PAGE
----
Nigeria: Eie Launches ‘Footprint,’ Urges Nigerians to Take Responsibility in 2023 Elections

Yemi Adamolekun of EiE urges Nigerians to take action and not expect a miracle in the 2023 elections.

Enough is Enough (EiE) Nigeria, a coalition of Nigerian youth advocacy groups has launched its book titled ‘Footprints: Past. Present. Future.’

The book, which is to mark its 12th anniversary, chronicles the organisation’s journey and contributions to building a new generation of #ActiveCitizens.

It was launched on Monday at the Muson Centre, Victoria Island in Lagos State.

The foreword for the book was written by a retired career diplomat Christopher Kolade, while the contributors include Aisha Yesufu, Tunde Bakare, 2Baba, Seun Onigbinde, Banky W and 41 others.

Speaking at the event, the Executive Director of EiE, Yemi Adamolekun, described the beginning of its journey as an advocate as a “lonely one.”

“EiE then became a platform where I could use my voice and talk about the Nigeria that I want to leave for my children,” she said.

“I went from being stuck on what to do to execution. We realised that the shifts that we want to see, either from the perspective of elections or from the perspective of citizen engagement, had to come from citizens who understand their rights and responsibilities.

“Nigeria is where it is because of actions we have taken or actions we have refused to take. My challenge to you this evening is to ask: is enough not enough?

“What would it take to move us from where we are to where we want to be?”

Mrs Adamolekun urged Nigerians to take action and not expect a miracle in the 2023 elections.

Peter Obi of the Labour Party, Atiku Abubakar of the PDP, Bola Tinubu of the APC and 15 others are jostling for the presidential seat in February 2023.

The campaigns have started and the major candidates have been travelling across the country to convince Nigerians why they should be elected to the seat.

Chude Jideonwo, a broadcaster, speaking alongside Rinu Oduala, a rights activist, during the ‘inter-generational conversation’, said the book is the “only real compendium of people that participated in a significant protest.”

Speaking on the three things Nigerians should do to get good governance, he said participating in the elections by voting is crucial.

He noted that if “we had more local donors, local people, crowdfunding,” supporting civil society organisations and NGOs, they would be able to “speak to the issues that truly matter to us.

“I guess the third one is that people should not give up on protests. You know, there’s this meme going around that protests don’t matter.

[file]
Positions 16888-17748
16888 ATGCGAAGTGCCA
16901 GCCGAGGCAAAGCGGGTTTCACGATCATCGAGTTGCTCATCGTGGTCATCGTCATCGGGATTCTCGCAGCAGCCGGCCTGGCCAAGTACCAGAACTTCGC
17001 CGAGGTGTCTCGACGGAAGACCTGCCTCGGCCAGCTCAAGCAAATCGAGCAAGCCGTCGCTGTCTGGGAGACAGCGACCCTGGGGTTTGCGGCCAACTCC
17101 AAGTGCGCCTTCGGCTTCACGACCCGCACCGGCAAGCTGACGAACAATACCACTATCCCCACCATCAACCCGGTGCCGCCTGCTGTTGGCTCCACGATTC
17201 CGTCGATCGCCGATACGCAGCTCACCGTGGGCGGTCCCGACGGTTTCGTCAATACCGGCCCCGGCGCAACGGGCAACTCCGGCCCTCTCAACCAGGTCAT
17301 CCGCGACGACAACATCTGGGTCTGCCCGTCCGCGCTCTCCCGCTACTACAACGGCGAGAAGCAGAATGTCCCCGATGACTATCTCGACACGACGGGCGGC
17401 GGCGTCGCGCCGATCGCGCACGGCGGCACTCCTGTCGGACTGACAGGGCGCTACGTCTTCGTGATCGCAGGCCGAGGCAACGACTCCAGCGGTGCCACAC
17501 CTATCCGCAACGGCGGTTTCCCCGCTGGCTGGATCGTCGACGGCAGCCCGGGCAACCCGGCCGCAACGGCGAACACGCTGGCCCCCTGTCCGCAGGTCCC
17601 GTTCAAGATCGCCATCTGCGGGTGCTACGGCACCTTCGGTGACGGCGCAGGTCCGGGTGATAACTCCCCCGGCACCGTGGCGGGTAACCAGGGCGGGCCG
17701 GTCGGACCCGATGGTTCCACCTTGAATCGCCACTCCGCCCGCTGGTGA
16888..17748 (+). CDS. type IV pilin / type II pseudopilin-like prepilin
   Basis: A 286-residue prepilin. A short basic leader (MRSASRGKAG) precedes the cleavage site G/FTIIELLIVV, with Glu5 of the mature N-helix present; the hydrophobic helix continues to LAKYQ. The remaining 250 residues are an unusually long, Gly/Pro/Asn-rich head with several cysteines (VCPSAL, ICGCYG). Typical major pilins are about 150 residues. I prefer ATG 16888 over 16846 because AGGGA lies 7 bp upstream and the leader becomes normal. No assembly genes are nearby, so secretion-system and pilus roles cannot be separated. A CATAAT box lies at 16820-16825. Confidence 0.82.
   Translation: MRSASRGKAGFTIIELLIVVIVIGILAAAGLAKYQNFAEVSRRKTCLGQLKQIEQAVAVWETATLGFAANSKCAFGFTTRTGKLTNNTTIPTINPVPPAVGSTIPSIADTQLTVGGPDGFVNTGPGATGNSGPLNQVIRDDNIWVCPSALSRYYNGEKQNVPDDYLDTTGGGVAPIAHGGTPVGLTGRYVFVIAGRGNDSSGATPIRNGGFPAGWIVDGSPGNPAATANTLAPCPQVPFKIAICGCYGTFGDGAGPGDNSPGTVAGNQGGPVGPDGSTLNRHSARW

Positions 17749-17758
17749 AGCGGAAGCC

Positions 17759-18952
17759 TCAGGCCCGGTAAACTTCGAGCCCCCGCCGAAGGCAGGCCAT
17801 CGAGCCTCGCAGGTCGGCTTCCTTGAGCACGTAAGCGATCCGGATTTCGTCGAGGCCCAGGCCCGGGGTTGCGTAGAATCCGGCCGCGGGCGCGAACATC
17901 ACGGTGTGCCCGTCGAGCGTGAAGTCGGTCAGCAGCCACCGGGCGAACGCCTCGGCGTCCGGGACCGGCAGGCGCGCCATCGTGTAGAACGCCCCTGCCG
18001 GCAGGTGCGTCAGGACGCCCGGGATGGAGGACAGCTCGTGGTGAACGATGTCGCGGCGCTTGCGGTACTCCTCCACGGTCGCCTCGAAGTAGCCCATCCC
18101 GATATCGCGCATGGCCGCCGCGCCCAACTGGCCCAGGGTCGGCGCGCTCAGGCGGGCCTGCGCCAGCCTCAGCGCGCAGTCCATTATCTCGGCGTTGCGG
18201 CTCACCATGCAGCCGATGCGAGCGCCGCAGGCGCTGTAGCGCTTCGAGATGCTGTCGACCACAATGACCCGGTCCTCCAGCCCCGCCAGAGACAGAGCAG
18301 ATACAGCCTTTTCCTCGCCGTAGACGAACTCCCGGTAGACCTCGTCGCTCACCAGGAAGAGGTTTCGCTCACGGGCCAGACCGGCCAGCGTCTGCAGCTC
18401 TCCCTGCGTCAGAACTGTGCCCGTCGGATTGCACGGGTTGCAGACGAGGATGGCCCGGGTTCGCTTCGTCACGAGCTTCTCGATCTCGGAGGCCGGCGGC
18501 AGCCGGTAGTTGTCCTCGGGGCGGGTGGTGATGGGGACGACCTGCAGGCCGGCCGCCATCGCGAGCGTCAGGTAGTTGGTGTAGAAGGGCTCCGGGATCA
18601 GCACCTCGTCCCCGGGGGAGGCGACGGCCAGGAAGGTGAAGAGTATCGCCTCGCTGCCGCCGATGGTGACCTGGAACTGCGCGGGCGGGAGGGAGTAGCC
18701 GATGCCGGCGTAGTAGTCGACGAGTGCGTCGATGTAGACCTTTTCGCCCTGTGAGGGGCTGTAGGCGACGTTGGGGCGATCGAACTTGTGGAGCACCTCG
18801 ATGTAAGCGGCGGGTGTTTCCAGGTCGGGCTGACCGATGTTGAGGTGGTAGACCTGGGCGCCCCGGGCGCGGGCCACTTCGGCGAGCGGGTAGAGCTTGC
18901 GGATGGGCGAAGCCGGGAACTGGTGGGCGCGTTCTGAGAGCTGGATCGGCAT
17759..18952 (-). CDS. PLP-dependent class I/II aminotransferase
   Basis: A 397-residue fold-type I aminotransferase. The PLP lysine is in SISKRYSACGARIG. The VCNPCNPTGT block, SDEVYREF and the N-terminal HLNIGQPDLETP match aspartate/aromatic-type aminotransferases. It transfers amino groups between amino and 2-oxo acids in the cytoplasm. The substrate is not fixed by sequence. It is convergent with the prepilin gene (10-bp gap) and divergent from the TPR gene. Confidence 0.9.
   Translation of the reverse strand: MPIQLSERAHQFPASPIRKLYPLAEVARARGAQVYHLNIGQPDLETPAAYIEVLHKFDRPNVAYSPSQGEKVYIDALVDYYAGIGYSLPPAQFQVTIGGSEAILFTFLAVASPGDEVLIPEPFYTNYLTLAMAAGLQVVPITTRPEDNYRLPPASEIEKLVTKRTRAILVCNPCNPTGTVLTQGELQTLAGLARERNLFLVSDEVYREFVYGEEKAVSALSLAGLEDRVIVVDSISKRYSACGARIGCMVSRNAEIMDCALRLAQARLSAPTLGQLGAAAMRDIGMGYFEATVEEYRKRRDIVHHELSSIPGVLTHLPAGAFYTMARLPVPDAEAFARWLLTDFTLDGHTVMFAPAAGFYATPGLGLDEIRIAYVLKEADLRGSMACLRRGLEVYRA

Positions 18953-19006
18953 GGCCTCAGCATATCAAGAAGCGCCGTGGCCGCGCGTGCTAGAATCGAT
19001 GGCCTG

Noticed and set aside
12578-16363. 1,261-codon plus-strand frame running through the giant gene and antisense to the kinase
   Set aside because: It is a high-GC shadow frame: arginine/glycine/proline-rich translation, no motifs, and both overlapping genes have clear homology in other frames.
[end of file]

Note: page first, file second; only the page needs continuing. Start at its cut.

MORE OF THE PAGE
“You know, like I say, the APC front-runner candidate, his direct legitimacy comes from his participation in the June 12 protest.

“The third force that we have today is being carried from the anger of the Endsars protests.”

In October 2020, young Nigerians took to the streets in many cities to protest against police brutality, particularly among the now-disbanded brutal special anti-robbery squad (SARS) police unit.

Ms Oduala, who joined the event virtually, described the Endsars protest as a success.

“Endsars gave us a sense of unity that we don’t need our tribesmen to be there for this country to become better,” she said.

“We all have to come together to say, let us move this country forward.

“What Endsars also gave us was transparency and accountability. You will see that several groups during the Endsar protests, the feminist coalition, young people were also collecting funds in different countries were showing accountability and transparency were literally the change that we wanted to see.”

Adebola Williams, the CEO of Red for Africa, and Tolulope Adeleru-Balogun, a journalist, both of them contributors, read excerpts of the book to the audience.

Mrs Adeleru-Balogun urged Nigerian citizens to demand accountability from elected officials.

Background

Enough is Enough (EiE) Nigeria is a network of individuals and organisations committed to instituting a culture of good governance and public accountability in Nigeria through active citizenship.

EiE’s #RSVP – Register to vote | Select credible candidates | Vote not to fight | Protect is Nigeria’s longest-running voting campaign.

Among the numerous campaigns, it has been a part of are the #OccupyNigeria movement in 2012 and the ongoing #OpenNASS campaign that started in 2013.

It also launched the #OfficeOfTheCitizen campaign in 2015 to mark its fifth anniversary and started the #OnePerson campaign in 2020 to celebrate its 10th anniversary.

Based in Lagos and Abuja, it has organised concerts, petitions, protests and workshops to call attention to the violence being committed by Boko Haram, freedom for the kidnapped Chibok girls, high remuneration of legislators and denial of visas for elected officials who travel abroad for medical care.

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